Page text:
Gel manicures are the source of many a beauty urban legend. Some people claim that gel manicures are responsible for their flaky nail beds, their weakened nails, their irritable mood, their recent breakup, etc.
Others rave about their gel manicure experiences, from the lack of chipping to the dreamy shine that lasts weeks. The time has come to ask the question: Is it gel nail polish, or is it you? In other words, do gel manicures really "ruin" your nails, or is it just user error?
To find out once and for all, I chatted with Dana Stern, MD, dermatologist and nail specialist in New York City, to get some legitimate answers. I had many questions, from "are gel nail polishes actually worse than regular nail polishes?" to "why do some people have horror stories about them?" Here's what Stern said.
Okay, so at least we’re not completely off-base. “Gel technology is unique because although it applies like a traditional nail lacquer, the gel has a chemical composition that enables it to harden or cure to a glossy finish with a UV light, which prevents the need to sit and wait for it to dry,” says Dr. Stern.
Although gel manis require exposure to UV light (regardless of whether it’s a UVA lamp or an LED lamp), which can contribute to skin damage, don’t worry: “A study quantified the skin cancer risk of these devices and determined that even if you were to have a gel manicure every week, your chances of developing skin cancer would not be increased,” says Dr. Stern. Still, she adds, more research needs to be done.
“We dermatologists tend to be cautiously optimistic people, but I still advise protecting your hands or feet with either a broad-spectrum sunscreen applied 15 minutes before exposure, or using either fingertip-less gloves or pedicure socks in order to protect the skin on the hands and feet from the aging effects of UV light,” she says.
Surprise! There are two different types of gels you can receive in salons: soft gels and hard gels. “Hard gels are the traditional gels of the 1980s that are impermeable to acetone and need to be filed off, while soft gels are the newer ‘soak-off’ gels that can be removed without aggressive scraping,” says Dr. Stern.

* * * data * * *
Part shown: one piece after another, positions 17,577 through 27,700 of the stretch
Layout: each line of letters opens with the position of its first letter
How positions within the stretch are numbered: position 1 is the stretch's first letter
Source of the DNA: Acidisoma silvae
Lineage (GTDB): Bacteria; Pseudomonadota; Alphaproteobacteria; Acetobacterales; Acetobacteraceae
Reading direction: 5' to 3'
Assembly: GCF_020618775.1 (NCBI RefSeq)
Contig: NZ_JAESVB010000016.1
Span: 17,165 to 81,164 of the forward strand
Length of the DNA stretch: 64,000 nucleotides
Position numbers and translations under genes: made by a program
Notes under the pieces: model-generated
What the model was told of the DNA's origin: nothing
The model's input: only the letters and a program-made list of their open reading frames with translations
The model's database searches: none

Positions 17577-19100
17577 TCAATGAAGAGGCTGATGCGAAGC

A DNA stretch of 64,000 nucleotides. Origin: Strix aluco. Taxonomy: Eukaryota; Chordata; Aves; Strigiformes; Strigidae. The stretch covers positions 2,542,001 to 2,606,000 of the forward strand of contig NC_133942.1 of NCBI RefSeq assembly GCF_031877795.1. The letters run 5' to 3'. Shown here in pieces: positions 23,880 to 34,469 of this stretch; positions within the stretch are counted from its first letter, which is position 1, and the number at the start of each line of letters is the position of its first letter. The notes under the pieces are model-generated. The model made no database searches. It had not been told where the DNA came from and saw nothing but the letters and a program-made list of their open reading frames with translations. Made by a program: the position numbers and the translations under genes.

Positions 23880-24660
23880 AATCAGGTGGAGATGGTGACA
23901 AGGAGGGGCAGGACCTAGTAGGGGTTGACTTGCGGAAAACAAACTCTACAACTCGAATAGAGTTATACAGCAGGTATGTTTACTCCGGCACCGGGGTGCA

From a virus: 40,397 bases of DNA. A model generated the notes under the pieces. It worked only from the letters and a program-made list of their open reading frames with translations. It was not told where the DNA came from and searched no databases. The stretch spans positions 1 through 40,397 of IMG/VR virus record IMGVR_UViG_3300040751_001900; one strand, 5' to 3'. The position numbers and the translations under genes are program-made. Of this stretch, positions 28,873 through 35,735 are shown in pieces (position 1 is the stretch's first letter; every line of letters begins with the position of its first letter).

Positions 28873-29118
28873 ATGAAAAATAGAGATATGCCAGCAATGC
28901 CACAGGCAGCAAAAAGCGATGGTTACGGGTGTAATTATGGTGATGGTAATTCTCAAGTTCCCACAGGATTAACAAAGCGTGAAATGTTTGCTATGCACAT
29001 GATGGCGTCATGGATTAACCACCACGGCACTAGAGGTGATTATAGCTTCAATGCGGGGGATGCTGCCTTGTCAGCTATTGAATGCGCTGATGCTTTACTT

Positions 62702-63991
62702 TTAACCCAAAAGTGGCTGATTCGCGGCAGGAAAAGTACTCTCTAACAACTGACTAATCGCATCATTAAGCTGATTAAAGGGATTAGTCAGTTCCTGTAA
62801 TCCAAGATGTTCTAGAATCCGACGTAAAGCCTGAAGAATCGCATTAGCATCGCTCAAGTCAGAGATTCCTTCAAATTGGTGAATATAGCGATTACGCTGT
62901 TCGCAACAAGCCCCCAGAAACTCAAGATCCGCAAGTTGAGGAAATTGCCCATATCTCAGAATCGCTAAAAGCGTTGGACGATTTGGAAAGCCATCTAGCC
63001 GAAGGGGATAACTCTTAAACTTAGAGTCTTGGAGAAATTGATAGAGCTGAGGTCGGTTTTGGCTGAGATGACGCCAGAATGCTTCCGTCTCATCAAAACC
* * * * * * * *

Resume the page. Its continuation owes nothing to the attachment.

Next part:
Unsurprisingly, hard gels are way more damaging than soft gels, although even soak-off gels will likely cause some issues from the 10-minute (or more!) acetone soak.
Yup, sorry—it’s true. They’re not great for your nails. “A study out of Miami School of Medicine used ultrasound to demonstrate that that gel manicures do cause nail thinning,” says Dr. Stern, noting that the exact reason for the thinning was unclear to the authors, though it’s likely due to either the acetone soak that’s required to remove the gel, or the actual chemical composition of the gel polish.
“Another cause may be if the gels are incorrectly removed,” she says. Which, if you’ve ever scrubbed at your regular polish with some acetone, you already know how drying it after just a few minutes. “My personal opinion—and what I have observed in my practice—is that most of the damage is from the removal process, especially if manufacturer’s instructions are not followed, or two different brands are mixed and used.”
I’m not saying you’ve gotta swear off gels for the rest of your life, but if you are worried about the possible nail damage, there are a few things you can try to mitigate the effects. “Before the manicure, ask how the product will be removed and make sure that they won’t be using a gritty file, sander, or other tool to vigorously scrape the product off,” says Dr. Stern. “Gel polish should come off easily after soaking in acetone, and these methods can cause tremendous, and sometimes irreversible, damage to the nail and cuticles.”
And, she adds, you need to be your own advocate in the salon, because nobody else cares as much about your nails as you do. “If it’s not easy, something is wrong, and you should speak up.”
There is no chance unless you take one